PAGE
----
While the dams were under construction, BPA built a network of transmission lines that would distribute the electricity the dams produced. The first line built connected the Bonneville Dam to Cascade Locks, which was three miles from the dam. Throughout the 1940s, 1950s, and 1960s, BPA constructed interconnected networks and loops of high-voltage wire that reached out to connect BPA’s service territory.
Dispatchers who coordinated and monitored the power flowing through these lines oversaw electricity distribution. Eventually BPA constructed transmission lines that ran far south into California and the Southwest, and north to connect with lines in Canada.
1970s-1980s: Nuclear Power Plants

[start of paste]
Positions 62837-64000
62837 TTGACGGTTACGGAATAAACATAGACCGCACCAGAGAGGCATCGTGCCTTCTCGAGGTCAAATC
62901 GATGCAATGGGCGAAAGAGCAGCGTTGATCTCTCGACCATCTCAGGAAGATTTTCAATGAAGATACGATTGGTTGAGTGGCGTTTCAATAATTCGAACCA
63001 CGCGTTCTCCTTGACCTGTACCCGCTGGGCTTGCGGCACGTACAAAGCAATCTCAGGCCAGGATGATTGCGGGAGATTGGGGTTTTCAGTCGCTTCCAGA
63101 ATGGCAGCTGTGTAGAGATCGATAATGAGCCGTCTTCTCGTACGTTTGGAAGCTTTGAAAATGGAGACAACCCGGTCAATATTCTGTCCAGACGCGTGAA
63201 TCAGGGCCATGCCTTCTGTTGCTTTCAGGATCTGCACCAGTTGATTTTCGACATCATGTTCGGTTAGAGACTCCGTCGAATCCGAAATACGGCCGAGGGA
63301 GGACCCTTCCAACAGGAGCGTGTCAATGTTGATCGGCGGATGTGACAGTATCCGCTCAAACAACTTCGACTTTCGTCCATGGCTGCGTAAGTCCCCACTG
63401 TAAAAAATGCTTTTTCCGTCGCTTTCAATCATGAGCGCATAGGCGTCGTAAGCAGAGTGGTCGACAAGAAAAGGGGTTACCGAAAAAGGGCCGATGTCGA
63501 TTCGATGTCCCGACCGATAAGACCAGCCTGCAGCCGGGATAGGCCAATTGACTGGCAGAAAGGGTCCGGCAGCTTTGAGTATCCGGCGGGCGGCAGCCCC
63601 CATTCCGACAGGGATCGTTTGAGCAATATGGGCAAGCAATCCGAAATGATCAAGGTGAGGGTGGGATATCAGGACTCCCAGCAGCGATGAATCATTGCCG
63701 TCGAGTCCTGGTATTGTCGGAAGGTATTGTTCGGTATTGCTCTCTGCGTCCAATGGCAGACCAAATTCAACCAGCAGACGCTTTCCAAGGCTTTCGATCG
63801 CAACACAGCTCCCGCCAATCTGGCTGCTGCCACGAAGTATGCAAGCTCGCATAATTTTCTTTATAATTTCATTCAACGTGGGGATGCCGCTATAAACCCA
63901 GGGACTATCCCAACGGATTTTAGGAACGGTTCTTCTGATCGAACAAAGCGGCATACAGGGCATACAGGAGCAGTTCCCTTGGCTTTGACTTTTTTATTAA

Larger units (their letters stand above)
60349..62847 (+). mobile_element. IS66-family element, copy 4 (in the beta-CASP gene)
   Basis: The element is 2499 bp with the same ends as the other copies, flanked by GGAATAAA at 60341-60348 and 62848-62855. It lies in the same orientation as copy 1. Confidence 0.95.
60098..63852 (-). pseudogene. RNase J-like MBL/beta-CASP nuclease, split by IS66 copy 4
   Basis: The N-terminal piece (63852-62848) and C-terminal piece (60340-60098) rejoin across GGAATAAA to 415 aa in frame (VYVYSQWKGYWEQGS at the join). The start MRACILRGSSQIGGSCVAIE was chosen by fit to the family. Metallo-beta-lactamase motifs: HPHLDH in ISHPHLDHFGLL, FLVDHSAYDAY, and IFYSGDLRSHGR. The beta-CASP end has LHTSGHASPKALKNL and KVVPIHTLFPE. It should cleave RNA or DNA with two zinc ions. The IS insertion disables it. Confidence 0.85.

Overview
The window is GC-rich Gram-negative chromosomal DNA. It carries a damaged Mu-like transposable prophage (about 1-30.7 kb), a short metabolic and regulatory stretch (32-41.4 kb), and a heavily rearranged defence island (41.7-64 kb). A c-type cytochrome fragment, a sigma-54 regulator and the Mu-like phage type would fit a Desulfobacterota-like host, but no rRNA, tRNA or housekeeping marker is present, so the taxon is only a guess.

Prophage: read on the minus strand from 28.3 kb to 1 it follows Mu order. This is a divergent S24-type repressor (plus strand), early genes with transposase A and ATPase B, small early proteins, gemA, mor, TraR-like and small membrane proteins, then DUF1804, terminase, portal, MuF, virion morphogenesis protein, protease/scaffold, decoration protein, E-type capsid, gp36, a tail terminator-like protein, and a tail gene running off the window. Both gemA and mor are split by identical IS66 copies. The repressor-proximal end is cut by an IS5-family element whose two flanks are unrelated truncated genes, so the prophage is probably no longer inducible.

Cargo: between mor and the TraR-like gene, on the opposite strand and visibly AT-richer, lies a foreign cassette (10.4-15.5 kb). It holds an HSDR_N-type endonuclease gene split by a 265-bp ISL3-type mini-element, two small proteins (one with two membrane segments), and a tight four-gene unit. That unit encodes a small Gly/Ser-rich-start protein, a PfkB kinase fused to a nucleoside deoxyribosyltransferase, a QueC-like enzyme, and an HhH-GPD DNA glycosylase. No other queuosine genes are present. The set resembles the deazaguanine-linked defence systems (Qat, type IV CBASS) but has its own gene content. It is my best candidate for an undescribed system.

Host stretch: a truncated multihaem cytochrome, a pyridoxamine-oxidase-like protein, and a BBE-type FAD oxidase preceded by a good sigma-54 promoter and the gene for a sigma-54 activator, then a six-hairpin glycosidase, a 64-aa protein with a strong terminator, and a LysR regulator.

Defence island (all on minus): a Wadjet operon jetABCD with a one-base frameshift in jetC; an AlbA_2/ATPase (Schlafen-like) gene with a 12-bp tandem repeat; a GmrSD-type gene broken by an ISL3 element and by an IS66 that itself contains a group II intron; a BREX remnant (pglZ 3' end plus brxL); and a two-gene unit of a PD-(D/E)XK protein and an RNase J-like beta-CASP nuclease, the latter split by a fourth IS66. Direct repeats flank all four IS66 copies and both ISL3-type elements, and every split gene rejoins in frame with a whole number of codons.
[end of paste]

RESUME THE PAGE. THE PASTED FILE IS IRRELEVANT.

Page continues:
During the 1970s, BPA joined forces with the Washington Public Power Supply System (WPPSS) and four private utilities —Puget Sound Power & Light Co, Washington Water Power Co., Portland General Electric, and Pacific Power & Light Co.—to finance the construction of three nuclear plants to generate additional energy for the Pacific Northwest. All of the nuclear plants being constructed during this time period (not just the three guaranteed by BPA) were plagued by high construction costs and declining demand for power. These factors caused BPA, in September 1984, to recommend delaying the construction of two of the nuclear plants they were tied to. A spokesman for BPA told the Wall Street Journal in 1984, “We anticipate a delay of at least 27 months. We’re not going to need the power as soon as we thought. If we bring those two plants on line too soon, we’ll have power we can’t sell. And that’s a good way to lose money.”